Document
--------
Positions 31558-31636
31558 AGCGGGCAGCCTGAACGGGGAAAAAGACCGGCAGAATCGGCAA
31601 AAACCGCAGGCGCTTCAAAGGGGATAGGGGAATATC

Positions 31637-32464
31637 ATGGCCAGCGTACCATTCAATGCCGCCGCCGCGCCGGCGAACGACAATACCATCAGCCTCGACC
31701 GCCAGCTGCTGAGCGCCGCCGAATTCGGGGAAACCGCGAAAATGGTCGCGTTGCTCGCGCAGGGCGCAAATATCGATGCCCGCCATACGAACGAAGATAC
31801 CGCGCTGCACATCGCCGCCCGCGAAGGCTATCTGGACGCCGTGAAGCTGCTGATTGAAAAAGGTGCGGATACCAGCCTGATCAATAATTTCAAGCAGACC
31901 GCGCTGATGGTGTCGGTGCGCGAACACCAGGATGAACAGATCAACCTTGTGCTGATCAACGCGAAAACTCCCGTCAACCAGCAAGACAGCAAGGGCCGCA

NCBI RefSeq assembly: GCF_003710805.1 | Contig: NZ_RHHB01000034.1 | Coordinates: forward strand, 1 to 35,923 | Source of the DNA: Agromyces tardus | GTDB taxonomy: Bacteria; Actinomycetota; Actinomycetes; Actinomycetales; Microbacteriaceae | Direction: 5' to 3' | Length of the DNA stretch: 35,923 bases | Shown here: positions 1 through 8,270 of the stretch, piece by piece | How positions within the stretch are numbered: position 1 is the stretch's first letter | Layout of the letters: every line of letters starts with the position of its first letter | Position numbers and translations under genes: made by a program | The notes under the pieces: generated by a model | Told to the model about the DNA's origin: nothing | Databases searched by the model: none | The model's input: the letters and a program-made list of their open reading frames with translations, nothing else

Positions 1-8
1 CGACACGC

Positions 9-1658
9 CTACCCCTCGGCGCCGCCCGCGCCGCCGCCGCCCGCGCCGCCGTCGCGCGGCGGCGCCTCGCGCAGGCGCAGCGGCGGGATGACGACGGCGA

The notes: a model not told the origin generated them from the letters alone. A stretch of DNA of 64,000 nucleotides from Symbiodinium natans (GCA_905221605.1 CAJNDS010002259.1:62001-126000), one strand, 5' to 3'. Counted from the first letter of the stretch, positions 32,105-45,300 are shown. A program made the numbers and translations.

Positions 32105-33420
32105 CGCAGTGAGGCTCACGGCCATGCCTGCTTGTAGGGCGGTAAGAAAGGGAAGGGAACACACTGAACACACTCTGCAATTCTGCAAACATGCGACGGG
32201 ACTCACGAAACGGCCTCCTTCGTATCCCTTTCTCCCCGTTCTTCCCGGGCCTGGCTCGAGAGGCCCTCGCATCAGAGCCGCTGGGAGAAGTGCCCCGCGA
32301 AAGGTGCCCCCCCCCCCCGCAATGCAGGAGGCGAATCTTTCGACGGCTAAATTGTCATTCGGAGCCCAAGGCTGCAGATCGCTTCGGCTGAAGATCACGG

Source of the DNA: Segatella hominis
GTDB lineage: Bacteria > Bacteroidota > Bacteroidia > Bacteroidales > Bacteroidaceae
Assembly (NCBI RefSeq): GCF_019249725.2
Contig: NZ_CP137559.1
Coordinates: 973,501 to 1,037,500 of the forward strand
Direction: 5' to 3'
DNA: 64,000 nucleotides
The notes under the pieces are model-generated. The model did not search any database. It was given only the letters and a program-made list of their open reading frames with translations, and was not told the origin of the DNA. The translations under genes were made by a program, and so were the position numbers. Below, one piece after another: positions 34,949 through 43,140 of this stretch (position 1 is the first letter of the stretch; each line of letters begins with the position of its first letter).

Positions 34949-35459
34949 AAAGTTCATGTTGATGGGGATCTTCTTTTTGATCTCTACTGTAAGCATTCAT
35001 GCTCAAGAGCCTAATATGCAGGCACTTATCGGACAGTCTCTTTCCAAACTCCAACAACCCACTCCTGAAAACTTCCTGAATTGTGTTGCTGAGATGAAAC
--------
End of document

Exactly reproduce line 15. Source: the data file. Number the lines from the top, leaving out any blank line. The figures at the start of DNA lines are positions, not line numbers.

Positions 32105-33420